Holly hedging plants | Ilex hedge

Berry Colour
Intruder Proof

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Ilex Hedging

A classic, native evergreen hedging plant, Ilex makes a wonderful garden feature that also doubles as an intruder deterrent, due to its prickly leaves. 'Aquifolium' loosely translates to 'needle leaf' in reference to the sharp, glossy leaves that make Holly bushes so distinguishable. All varieties of Ilex achieve about 10 - 20cm a year; Holly growth rate is fairly slow, but what these hedging plants lack in speed, they definitely make up for with seasonal interest and colourful foliage.

Holly Hedging wildlife

As a native hedging plant, Ilex is great for providing food and shelter to British wildlife. Birds such as blackbirds, chaffinches, robins and waxwings feast on the bright red berries and all varieties of Holly plants provide a good source of nectar and pollen for bees. Holly hedging is the most beneficial to wildlife when left to grow naturally, as the bushy habit provides a safe, protected habitat.

An important point to note is that female Holly plants are required for the production of berries. When purchasing the native variety of Ilex, a mixture of male and female plants will be provided, whereas if you choose one of Best4hedging's named varieties, (Silver for example) these Holly hedges are generally female. Confused? Fear not, with so many native holly plants in hedge rows across the UK any Holly hedging you choose to plant is highly likely to berry, regardless of its sex.

Symbolic meaning of Ilex

Holly plants have long been a symbol of Christmas and are a frequent reference in folklore, carrying with them many interpretations of luck. In England, if a Holly shrub was planted near the home it was thought that it would repel poison and protect the residents from witchcraft and lightning. In Ireland, a Holly hedge was planted away from the home so as not to disturb the fairies that supposedly live in Holly hedging.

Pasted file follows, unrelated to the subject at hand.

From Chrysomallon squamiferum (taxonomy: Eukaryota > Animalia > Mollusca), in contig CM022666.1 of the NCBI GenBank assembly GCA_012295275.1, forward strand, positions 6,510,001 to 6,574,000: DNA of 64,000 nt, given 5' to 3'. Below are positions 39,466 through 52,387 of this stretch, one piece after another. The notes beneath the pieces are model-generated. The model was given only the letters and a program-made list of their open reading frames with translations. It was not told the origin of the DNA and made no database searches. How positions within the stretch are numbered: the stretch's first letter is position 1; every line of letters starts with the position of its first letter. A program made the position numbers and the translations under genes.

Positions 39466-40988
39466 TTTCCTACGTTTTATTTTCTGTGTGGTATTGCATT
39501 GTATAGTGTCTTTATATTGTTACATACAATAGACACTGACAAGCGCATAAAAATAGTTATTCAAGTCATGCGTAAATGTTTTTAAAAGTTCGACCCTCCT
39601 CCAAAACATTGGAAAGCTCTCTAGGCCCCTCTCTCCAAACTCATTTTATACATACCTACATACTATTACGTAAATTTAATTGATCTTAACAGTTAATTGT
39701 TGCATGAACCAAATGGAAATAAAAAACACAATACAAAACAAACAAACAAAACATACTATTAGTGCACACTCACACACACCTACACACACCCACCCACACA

Ilex is still commonly used in Christmas decorations, such as wreathes and in the past, some families would even have a Holly bush in their home instead of a Fir tree - imagine the injuries you would sustain trying to hang decorations on a Holly tree!

Although the red berries of Holly hedging can cause nausea to humans, the juice of fresh leaves have been used for the treatment of jaundice and high fevers.

It is believed that if a Holly hedge produces a large crop of berries, this indicates a hard winter is on the way. 

Holly is also used in two of our tapestry mixed hedging packs - these are a fantastic way of incorporating a range of different plants into your garden hedge. Even Prince Charles has a tapestry hedge!